Also worthwhile mentioning: Special constructions such as linear trackers (e.g. by Revox and Technics (SL-7 and SL-10 are built like tanks)) despite their technical delicacies.

    • Mario

      True on the Duals. Never owned one but my audio tech told me good things about the 1209 and 1219 models, all belt driven.

      How about the Marantz? I owned a 6270Q, solidly built. The 6300 is supposed to be far better.

      And the Denon tables? The Fisher MT models? I live in America and I buy my audio stuff off eBay (say all you want about eBay, but I get a refund if something doesn’t work). The prices cited in this article are from Utopia. Turntable prices, as well as cartridges and styli, are all over the map, go up and down quite wildly. I could get a Technics SL-D2 for $50 one day (no issues whatsoever) then pay $200 two months later.

      • Ted Blumenthal

        The Dual models you mentioned, known as “the 9’s” are not belt driven. These are idler drive turntables. I own the 1219 and it is the best sounding turntable I’ve ever owned. Would put it up against almost any other turntable in most price points. A tank too! Fully automatic, 7 pound platter. Put a good quality cartridge on it and you have a true audiophile grade piece of vintage luxury. Awesome service available for them as well from Bill Neumann at fixmydual.com (in West DesMoine, Iowa). You ship it, he fixes it to like new at a very reasonable cost.

    • Paul Rigby

      See above re. prices. Also, we are limited in terms of space so you’re very welcome to list your missing favourites.

  • Steven

    In what world are you gunna get a Planar 3 for £100?

    • Lora De Allesio

      Exactly my thoughts. More like 250 USD if you r very lucky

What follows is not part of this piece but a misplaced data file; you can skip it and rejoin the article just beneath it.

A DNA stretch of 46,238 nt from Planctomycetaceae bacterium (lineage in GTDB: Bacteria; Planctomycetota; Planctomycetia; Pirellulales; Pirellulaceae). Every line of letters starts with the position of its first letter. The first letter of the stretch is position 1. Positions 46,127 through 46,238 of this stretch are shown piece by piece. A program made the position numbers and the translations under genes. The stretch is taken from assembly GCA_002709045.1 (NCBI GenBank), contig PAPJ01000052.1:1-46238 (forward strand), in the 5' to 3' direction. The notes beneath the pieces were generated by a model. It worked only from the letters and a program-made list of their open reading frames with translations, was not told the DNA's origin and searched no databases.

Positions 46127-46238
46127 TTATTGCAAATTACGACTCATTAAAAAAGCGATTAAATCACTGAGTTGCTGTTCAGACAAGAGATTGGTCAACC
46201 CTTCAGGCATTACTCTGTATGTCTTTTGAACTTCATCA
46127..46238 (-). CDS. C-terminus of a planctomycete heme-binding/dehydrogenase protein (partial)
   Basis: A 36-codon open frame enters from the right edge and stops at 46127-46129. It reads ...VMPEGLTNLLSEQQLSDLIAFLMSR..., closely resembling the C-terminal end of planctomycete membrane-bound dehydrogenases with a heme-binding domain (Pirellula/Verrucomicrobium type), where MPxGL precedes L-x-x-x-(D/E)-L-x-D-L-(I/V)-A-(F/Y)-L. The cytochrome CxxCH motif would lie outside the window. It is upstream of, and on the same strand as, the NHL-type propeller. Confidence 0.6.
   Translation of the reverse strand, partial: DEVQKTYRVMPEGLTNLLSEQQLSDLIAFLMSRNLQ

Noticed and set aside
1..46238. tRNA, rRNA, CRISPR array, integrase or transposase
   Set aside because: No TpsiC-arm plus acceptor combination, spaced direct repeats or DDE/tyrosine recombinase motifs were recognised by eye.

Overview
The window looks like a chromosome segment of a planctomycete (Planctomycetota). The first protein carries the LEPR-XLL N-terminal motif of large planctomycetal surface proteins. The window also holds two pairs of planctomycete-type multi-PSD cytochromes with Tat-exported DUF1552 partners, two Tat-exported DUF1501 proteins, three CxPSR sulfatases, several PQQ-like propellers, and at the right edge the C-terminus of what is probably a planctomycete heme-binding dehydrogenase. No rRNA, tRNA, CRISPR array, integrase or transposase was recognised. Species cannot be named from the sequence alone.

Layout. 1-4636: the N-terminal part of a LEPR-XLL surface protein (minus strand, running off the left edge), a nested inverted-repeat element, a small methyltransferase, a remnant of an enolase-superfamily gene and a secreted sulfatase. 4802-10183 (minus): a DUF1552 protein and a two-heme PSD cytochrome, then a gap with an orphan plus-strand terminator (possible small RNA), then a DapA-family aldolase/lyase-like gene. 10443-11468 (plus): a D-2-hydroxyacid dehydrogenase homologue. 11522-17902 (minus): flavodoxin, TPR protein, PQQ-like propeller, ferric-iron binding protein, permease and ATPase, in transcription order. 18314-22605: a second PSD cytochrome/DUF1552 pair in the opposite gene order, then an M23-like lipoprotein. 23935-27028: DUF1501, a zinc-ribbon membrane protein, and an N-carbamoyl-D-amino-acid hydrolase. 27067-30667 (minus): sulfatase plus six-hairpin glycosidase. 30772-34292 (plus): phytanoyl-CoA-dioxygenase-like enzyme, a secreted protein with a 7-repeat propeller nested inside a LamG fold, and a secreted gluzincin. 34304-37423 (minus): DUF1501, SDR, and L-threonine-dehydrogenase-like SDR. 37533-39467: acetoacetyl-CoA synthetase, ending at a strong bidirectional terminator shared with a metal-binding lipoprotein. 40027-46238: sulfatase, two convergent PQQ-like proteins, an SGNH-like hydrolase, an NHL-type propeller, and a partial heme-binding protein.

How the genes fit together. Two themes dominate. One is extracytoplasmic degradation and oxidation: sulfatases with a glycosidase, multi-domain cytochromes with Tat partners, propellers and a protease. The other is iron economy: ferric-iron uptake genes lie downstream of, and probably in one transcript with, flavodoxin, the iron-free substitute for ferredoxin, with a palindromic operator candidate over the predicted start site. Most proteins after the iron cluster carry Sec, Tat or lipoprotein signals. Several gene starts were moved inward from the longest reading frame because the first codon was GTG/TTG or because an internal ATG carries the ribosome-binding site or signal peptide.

• Marsh Gooch

        I’ve got a Rega P3/24 (successor to the Planar 3) and I love it. Upgraded to a Nagaoka MP300 cart a couple years ago, the PSU-TT power supply upgrade and the white drive belt.
        At this point all it needs is a cosmetic fix (thanks to a bozo hi fi repairman in San Diego) and it’ll be back up to snuff. I plan on keeping it for a long time.

        • Dries

          If you plan on keeping it for a long while, a worthwile upgrade would be a groovetracer subplatter. The stock one is by far the weakest link in the turntable, the ones offered by groovetracer really are a big improvement!

          • Marsh Gooch

            Have you got one yourself? I have to admit I’m leary of these kinds of tweaks though I’m skeptical by nature!

    • Paul Rigby

      We’re talking Planar 3 and not RP3, don’t forget. At the time of writing, there were a couple on eBay for that price and, such is the nature of this particular article, prices fluctuate based on demand, of course which is, as vinyl becomes more popular, going upwards. I notice there’s one ready for bidding for £125 right now, incidentally. Granted, it’s an auction item but, even so…

  • andy medlock

    I have two TECHNICS SL-1210 for sale only ever used in my lounge any one got an idea how much?

    • glambos

      if you figure out how much you want to sell one for, please let me know!

      • andy medlock

        They have lids, slip-mats and ungraded cartridges, I’ll chuck in a descent mixer and call £800 ONO?

  • eddiegamble@aol.com

    There’s no way you’re gonna tell me that any model Garrard is better than any United Audio Dual!

  • Stuart

    Really? I mean for decades every “new” “best” was and is always compared to the Linn Sondek LP-12. If there was a list of five, it has to be there, list of three, has to be there, if there is one, it is it. The Axis, Rega P2 and P3 are both good too but the LP-12 is the one.